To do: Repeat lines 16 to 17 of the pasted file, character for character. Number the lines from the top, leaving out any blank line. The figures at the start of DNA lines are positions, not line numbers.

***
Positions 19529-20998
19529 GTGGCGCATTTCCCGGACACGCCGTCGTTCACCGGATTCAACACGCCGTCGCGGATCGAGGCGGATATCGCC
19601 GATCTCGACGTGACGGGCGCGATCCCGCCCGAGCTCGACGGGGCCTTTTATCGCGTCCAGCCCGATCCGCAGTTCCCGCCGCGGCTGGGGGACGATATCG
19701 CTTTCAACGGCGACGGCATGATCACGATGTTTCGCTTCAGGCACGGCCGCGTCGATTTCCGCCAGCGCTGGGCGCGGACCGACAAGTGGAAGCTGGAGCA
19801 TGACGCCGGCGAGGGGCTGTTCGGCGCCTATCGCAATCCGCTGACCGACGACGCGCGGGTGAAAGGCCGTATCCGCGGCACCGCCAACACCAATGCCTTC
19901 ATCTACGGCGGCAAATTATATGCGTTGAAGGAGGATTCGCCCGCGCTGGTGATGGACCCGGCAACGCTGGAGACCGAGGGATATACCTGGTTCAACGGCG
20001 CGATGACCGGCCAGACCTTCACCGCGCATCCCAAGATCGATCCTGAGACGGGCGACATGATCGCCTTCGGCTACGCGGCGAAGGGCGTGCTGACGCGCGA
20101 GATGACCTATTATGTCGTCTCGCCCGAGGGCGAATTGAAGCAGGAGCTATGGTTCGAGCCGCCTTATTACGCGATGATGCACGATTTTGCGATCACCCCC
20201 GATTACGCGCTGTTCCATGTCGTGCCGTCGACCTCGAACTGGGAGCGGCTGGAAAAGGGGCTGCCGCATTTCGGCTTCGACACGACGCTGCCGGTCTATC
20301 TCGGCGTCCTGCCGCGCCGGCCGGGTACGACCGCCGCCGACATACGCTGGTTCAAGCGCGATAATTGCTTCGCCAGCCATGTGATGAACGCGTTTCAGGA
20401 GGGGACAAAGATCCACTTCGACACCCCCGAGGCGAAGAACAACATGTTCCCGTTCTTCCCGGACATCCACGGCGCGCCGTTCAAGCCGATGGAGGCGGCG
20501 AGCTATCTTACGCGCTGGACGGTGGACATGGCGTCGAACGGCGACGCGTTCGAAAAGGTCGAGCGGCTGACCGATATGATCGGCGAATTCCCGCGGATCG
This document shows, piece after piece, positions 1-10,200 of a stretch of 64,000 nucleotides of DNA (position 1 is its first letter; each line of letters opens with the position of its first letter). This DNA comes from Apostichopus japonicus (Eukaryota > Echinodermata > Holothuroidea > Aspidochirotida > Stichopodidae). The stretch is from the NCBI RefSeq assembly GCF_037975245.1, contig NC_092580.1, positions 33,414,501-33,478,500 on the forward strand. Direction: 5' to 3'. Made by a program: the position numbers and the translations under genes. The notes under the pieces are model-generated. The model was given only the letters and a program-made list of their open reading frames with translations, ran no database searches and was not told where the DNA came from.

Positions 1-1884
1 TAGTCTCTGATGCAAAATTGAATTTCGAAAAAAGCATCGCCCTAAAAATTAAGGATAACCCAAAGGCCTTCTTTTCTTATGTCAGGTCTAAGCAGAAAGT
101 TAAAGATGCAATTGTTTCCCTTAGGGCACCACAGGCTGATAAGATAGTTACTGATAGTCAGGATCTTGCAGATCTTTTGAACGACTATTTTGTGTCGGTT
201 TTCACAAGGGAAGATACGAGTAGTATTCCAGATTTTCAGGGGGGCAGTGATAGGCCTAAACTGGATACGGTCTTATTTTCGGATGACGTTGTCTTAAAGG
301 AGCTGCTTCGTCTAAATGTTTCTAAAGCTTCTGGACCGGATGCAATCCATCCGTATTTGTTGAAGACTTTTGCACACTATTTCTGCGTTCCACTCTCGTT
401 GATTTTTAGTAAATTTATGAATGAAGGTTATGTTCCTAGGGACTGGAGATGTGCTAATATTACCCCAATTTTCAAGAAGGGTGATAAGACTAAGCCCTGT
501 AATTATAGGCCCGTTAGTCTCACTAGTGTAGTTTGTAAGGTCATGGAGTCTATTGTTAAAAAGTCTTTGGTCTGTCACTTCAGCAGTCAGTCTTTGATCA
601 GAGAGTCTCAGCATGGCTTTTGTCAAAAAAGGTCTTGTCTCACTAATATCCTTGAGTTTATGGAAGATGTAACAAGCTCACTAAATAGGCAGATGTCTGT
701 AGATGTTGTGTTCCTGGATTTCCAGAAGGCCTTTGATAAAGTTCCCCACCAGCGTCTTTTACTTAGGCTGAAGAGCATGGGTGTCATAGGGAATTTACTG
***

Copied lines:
101 TAAAGATGCAATTGTTTCCCTTAGGGCACCACAGGCTGATAAGATAGTTACTGATAGTCAGGATCTTGCAGATCTTTTGAACGACTATTTTGTGTCGGTT
201 TTCACAAGGGAAGATACGAGTAGTATTCCAGATTTTCAGGGGGGCAGTGATAGGCCTAAACTGGATACGGTCTTATTTTCGGATGACGTTGTCTTAAAGG